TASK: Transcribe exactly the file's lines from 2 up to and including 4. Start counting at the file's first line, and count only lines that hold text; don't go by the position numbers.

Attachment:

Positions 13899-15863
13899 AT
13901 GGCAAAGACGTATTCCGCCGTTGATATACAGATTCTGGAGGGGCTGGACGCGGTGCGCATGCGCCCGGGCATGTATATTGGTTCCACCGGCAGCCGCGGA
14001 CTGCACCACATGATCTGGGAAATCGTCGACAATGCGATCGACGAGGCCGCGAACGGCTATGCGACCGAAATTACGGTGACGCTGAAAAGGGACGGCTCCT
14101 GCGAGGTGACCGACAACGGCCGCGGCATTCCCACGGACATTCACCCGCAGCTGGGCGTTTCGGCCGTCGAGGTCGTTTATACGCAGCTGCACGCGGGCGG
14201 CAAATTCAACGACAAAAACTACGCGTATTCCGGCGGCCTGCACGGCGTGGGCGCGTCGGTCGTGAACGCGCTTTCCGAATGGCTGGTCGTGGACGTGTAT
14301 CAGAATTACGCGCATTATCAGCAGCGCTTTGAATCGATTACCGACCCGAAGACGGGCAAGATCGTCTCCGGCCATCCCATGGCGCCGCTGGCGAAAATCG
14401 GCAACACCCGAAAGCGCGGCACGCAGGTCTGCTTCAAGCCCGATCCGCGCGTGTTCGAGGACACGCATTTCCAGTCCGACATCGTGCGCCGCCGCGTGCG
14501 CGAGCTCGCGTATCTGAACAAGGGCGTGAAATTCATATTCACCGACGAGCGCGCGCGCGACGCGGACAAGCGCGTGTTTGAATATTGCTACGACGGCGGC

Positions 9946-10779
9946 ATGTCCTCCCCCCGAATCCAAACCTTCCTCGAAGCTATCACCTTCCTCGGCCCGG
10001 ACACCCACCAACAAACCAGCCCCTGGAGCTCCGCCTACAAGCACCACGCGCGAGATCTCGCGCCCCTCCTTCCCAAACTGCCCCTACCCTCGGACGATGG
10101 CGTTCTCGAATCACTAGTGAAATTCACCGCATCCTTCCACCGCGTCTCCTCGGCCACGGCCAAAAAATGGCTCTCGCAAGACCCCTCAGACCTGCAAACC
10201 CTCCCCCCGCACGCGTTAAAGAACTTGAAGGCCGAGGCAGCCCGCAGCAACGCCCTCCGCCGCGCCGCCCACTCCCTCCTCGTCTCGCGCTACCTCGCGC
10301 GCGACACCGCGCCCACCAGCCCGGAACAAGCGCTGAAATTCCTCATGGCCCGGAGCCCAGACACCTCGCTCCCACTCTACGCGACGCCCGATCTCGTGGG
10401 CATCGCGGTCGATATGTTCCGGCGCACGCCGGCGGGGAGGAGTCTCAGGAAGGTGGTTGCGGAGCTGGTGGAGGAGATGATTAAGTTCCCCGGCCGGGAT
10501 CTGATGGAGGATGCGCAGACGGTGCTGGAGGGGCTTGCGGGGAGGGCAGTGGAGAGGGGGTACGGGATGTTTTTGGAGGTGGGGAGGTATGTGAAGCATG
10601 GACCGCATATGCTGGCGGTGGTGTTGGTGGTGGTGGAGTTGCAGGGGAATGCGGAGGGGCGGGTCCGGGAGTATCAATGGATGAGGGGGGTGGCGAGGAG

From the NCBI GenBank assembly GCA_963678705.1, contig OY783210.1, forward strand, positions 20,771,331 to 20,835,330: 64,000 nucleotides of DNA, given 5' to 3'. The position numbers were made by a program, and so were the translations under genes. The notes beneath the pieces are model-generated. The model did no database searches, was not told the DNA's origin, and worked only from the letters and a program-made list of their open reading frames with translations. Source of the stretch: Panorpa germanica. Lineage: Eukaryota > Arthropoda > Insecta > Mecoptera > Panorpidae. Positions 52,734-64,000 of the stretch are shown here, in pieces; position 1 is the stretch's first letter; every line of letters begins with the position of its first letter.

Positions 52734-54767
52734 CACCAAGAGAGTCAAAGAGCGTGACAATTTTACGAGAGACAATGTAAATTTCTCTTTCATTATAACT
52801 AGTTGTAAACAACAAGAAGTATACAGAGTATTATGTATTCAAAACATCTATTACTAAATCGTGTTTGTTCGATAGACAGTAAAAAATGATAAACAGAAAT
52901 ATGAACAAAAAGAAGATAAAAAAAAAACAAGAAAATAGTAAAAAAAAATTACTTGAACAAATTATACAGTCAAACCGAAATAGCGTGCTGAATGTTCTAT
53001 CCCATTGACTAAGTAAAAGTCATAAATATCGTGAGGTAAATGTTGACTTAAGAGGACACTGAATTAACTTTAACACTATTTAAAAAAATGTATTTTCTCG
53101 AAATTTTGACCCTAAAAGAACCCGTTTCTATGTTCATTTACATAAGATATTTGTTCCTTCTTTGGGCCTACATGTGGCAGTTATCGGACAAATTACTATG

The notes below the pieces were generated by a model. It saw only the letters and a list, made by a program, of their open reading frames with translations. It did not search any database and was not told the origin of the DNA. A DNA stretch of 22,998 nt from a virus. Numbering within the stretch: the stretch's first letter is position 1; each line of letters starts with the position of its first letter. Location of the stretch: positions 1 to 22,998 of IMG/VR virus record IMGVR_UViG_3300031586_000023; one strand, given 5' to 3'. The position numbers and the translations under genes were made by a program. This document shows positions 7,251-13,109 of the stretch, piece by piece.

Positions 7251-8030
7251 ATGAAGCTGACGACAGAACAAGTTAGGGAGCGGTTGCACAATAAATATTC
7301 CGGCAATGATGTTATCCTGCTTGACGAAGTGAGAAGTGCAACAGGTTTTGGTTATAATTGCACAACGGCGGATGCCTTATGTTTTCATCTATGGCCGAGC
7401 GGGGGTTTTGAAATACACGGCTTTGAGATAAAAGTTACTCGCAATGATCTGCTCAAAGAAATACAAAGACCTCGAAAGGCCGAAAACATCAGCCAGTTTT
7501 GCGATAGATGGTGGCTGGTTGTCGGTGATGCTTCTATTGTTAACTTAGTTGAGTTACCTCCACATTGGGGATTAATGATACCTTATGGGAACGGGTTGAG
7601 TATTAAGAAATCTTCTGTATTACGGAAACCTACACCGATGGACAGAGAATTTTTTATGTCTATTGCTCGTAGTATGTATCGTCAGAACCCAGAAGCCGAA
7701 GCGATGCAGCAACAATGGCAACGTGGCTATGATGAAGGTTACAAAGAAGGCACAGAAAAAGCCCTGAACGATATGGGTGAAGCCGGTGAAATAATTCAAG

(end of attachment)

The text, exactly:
13899 AT
13901 GGCAAAGACGTATTCCGCCGTTGATATACAGATTCTGGAGGGGCTGGACGCGGTGCGCATGCGCCCGGGCATGTATATTGGTTCCACCGGCAGCCGCGGA
14001 CTGCACCACATGATCTGGGAAATCGTCGACAATGCGATCGACGAGGCCGCGAACGGCTATGCGACCGAAATTACGGTGACGCTGAAAAGGGACGGCTCCT